In 2010, porcine circovirus type 1 (PCV1) material was unexpectedly detected in the oral live-attenuated human rotavirus (RV) vaccine, Rotarix™ (GSK Vaccines, Belgium). An initial study (NCT01511133) found no immunologic response against PCV1 in 40 vaccinated infants. As a follow-up, the current study (NCT02153333), searched for evidence of post-vaccination serologic response to PCV1 in a larger number of archived serum samples. Unlike the previous study, serum anti-PCV1 antibodies were assessed with an adapted Immuno Peroxidase Monolayer Assay (IPMA) using a Vero-adapted PCV1 strain. Samples from 596 infants who participated in clinical trials of the human RV vaccine were randomly selected and analyzed. The observed anti-PCV1 antibody seropositivity rate 1-2 months post-dose 2 was approximately 1% [90% Confidence Interval (CI): 0.3-2.6] (3/299 samples) in infants who received the human RV vaccine and 0.3% [90% CI: 0.0-1.6] (1/297 samples) in those who received placebo; the difference between the groups was -0.66 [90% CI: -2.16-0.60]. One subject in the vaccinated group was also seropositive before vaccination. Notably, the seropositivity rate observed in vaccinated subjects was below that observed during assay qualification in samples from unvaccinated subjects outside of this study (2.5%; 5/200 samples). No serious adverse events had been reported in any of the 4 subjects providing anti-PCV1 positive samples during the 31-day post-vaccination follow-up period in the original studies. In conclusion, the presence of PCV1 in the human RV vaccine is considered to be a manufacturing quality issue and does not appear to pose a safety risk to vaccinated infants.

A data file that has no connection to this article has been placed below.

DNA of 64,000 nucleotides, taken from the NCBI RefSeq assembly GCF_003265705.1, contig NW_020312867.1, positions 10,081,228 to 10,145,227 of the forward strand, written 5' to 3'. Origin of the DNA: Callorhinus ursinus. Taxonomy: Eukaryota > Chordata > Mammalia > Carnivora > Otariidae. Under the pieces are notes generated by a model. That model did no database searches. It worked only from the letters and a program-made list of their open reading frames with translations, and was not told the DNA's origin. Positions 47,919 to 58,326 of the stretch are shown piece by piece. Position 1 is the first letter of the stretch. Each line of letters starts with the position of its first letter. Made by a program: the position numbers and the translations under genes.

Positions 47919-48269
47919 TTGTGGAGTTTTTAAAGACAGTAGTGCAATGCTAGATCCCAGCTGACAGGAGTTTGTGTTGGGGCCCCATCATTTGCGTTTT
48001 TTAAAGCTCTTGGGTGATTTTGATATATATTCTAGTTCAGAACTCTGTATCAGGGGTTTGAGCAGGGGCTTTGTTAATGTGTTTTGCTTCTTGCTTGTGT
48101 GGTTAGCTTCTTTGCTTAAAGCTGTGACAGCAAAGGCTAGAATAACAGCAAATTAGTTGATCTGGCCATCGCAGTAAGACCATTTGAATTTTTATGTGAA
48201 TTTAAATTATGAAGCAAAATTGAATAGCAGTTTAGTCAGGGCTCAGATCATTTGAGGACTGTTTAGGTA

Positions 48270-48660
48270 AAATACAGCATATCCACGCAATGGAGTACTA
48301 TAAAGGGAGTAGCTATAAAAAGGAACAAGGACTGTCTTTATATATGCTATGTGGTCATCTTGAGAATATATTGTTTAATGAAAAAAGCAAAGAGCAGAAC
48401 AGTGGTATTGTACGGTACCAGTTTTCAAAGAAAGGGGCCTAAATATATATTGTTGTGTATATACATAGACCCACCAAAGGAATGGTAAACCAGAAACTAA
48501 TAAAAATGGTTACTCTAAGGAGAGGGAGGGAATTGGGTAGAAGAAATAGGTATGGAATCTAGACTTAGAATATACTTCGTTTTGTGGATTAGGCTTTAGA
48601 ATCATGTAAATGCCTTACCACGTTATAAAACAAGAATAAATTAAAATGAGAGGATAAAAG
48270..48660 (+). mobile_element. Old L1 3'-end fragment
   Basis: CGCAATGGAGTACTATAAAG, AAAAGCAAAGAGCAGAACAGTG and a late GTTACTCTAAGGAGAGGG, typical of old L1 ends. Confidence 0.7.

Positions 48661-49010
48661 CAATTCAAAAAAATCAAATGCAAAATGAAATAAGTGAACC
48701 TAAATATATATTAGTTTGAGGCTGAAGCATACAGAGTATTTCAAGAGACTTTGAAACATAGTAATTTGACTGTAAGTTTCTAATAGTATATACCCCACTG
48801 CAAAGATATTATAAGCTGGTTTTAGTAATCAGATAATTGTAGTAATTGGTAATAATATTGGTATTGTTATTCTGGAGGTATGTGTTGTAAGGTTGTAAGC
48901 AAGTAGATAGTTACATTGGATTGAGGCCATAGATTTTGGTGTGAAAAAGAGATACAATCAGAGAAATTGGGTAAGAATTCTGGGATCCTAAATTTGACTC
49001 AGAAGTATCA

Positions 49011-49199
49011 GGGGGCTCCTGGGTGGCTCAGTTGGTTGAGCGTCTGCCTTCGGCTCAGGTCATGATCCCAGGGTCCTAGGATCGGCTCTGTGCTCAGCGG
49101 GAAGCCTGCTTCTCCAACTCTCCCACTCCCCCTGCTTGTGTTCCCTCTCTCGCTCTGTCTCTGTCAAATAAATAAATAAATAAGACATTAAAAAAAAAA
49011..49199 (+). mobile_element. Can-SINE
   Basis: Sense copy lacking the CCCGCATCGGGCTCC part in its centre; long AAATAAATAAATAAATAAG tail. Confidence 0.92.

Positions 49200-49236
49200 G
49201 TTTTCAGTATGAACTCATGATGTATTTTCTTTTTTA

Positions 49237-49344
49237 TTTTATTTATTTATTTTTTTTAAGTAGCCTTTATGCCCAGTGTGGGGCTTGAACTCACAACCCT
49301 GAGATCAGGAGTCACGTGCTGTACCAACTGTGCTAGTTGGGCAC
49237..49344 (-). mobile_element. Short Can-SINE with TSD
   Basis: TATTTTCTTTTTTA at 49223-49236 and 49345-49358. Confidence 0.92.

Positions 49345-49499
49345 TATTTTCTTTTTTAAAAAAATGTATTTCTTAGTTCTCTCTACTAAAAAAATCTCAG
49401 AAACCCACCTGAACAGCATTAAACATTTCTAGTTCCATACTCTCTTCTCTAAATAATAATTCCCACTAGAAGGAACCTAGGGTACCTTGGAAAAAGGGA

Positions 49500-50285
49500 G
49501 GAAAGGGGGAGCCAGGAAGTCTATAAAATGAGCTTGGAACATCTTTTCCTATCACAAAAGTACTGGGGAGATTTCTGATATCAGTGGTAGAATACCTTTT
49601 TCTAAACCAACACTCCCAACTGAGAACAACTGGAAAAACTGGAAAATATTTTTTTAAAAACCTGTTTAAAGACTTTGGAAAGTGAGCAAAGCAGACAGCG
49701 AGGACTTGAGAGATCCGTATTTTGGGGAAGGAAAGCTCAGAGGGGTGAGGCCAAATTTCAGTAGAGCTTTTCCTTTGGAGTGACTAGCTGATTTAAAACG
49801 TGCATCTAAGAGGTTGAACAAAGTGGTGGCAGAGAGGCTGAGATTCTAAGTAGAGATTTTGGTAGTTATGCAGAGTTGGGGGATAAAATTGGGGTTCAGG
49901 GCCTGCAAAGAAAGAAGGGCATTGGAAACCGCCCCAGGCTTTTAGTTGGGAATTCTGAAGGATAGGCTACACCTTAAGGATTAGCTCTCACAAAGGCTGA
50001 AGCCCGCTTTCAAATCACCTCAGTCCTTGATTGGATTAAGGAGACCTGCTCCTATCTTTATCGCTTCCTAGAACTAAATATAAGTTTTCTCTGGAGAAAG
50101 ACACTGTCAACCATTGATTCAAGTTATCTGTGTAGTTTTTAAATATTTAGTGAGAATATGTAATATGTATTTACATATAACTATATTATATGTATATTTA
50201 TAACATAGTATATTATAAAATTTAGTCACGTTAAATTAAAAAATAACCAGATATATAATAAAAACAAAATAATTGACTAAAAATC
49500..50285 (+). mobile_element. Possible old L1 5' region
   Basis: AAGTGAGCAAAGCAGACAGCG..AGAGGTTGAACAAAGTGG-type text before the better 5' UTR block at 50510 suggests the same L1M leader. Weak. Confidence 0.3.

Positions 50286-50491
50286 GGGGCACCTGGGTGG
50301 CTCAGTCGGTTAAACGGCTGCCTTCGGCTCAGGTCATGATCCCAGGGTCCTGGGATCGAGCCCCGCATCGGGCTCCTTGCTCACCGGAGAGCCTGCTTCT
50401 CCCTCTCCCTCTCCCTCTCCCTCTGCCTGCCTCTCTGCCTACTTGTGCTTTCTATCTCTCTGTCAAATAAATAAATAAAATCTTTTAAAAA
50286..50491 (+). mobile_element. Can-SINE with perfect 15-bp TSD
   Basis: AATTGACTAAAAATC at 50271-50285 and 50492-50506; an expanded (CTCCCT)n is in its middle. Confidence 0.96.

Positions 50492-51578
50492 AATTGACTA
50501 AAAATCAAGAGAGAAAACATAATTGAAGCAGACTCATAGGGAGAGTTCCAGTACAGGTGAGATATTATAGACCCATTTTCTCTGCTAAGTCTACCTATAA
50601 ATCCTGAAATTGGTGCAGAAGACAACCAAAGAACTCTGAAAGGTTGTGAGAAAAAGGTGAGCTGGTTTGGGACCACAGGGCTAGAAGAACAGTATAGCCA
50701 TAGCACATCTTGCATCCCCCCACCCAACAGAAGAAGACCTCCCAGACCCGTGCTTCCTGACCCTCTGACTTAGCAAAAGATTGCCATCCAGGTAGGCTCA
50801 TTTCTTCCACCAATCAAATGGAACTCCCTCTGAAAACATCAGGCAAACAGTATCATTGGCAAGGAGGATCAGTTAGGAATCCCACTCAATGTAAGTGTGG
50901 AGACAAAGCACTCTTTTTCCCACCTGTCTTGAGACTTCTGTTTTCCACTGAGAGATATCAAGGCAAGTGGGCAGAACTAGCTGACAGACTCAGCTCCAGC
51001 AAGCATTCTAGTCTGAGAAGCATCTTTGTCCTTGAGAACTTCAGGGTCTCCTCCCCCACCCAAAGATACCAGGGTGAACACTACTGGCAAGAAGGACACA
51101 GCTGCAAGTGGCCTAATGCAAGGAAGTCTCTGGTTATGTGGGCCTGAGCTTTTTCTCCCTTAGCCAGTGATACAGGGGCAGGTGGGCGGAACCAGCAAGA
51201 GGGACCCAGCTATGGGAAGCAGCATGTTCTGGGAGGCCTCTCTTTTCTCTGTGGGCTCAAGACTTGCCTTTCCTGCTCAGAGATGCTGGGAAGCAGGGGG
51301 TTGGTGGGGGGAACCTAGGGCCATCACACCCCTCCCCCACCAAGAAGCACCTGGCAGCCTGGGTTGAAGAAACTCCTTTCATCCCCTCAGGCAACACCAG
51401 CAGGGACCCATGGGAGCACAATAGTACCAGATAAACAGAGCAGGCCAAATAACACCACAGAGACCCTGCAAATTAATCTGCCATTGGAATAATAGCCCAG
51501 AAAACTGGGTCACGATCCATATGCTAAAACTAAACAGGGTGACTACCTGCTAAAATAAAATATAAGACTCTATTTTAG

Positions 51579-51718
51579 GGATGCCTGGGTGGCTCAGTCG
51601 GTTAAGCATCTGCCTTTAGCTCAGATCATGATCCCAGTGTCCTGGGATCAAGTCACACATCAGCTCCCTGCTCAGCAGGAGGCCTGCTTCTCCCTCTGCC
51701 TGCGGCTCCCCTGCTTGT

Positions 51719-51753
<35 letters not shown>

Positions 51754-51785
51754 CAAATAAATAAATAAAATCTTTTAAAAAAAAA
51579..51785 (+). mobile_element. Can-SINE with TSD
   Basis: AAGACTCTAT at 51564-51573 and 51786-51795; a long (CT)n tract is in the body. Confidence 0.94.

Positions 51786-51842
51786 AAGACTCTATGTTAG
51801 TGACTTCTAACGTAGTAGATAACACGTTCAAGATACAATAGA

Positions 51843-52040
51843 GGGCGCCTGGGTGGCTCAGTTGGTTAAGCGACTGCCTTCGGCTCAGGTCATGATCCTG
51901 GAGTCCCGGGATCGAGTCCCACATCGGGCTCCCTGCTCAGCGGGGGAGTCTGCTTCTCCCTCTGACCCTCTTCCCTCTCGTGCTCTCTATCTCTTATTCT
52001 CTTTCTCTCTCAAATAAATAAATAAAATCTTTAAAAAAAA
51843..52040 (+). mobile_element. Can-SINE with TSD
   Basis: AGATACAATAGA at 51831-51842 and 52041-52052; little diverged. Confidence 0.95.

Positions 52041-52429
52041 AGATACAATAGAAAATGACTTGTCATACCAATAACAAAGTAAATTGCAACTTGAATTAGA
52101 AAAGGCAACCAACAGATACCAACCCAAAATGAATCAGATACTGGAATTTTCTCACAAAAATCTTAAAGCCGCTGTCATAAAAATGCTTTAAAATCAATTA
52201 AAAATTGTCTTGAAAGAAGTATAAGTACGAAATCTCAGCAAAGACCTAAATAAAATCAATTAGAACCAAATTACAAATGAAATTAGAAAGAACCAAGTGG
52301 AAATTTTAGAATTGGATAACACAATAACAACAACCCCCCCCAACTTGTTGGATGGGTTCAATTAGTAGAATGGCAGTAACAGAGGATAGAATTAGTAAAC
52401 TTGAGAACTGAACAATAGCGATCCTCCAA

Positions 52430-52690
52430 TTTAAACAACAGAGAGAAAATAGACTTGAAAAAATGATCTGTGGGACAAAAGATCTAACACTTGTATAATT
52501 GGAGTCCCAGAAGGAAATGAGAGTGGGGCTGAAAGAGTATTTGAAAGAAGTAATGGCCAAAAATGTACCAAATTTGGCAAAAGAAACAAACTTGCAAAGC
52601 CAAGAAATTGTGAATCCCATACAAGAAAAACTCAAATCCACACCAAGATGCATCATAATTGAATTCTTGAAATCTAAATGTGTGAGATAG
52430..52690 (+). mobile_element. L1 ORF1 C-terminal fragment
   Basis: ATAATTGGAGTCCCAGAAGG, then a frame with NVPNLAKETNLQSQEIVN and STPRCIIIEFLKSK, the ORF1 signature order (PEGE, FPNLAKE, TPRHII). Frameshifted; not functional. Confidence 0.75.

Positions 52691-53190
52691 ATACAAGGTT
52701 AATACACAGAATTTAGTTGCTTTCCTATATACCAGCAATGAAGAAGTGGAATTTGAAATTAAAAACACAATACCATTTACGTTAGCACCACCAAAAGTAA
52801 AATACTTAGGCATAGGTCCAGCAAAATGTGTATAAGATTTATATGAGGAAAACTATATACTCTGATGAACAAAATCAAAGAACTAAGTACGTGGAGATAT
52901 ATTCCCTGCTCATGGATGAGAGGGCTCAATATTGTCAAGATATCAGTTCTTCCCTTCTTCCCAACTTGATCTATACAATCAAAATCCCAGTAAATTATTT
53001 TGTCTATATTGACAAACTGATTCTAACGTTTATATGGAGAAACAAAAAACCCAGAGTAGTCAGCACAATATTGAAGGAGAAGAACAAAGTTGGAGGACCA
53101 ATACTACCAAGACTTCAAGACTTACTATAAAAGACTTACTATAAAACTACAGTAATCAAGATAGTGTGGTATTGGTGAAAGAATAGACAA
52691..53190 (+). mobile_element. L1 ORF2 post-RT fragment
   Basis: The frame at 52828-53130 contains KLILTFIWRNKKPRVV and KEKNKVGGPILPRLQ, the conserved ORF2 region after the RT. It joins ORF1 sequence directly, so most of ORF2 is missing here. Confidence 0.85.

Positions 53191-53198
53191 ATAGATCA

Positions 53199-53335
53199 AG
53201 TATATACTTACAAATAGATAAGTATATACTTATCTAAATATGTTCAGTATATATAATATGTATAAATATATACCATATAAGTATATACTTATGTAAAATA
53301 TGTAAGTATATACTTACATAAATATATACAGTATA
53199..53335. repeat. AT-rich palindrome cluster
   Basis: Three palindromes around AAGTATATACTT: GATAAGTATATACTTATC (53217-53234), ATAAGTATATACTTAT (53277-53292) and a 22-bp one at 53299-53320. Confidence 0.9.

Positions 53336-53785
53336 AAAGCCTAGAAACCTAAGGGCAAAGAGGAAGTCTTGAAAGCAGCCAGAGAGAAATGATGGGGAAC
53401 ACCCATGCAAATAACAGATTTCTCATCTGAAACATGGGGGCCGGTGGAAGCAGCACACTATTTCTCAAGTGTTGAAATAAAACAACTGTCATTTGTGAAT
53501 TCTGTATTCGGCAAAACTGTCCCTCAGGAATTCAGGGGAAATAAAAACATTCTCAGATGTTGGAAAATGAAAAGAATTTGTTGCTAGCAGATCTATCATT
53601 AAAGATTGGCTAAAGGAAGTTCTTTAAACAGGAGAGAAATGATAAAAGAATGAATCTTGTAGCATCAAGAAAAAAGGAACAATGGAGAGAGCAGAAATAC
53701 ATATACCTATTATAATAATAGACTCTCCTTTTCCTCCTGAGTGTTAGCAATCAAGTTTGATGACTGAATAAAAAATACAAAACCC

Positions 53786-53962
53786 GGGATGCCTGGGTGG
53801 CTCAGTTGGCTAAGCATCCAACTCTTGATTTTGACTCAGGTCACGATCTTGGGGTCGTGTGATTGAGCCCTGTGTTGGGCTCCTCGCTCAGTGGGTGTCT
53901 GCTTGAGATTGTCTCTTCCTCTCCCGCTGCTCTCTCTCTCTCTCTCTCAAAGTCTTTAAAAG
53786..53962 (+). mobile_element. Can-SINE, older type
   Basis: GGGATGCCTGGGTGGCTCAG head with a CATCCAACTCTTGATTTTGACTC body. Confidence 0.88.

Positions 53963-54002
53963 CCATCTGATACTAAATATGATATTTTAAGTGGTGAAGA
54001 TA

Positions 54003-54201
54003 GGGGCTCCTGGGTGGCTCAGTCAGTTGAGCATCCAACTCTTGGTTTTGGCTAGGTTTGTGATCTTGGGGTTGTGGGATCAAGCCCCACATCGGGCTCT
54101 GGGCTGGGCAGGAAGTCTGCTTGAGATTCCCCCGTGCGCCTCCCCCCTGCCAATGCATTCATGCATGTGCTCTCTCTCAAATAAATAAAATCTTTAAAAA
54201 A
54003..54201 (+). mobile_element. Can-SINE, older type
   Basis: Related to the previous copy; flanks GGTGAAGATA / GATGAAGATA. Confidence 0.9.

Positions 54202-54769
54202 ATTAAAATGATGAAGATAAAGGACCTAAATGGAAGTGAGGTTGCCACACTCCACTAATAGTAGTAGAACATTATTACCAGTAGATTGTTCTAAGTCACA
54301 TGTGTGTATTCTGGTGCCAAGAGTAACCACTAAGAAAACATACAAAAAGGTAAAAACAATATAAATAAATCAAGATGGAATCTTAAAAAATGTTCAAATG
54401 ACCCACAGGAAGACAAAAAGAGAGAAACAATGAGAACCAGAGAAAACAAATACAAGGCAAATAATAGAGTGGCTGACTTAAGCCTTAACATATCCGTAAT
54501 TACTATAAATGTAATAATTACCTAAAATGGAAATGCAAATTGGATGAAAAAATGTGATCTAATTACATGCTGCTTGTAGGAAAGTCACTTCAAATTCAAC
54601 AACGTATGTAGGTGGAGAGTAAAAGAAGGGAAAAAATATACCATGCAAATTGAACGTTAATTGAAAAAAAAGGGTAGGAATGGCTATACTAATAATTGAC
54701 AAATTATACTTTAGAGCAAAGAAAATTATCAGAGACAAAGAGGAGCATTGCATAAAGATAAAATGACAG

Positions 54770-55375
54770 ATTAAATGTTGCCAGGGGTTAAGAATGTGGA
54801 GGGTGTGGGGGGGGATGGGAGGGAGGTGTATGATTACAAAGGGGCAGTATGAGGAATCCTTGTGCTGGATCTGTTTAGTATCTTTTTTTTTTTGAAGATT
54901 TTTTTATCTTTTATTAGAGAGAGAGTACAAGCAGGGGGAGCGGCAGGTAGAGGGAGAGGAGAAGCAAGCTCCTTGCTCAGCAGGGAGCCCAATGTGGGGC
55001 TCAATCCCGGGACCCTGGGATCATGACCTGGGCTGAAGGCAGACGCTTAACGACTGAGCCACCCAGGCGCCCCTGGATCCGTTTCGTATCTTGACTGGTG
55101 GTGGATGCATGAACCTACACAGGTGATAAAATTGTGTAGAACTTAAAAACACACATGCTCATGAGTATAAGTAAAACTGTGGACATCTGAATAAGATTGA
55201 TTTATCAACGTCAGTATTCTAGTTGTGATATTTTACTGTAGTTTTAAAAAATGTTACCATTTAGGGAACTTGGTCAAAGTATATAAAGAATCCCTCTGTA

18. The Burden of Gastroenteritis in the Post-Rotavirus Vaccine Era in Ghana: A Hospital Diagnoses-Based Study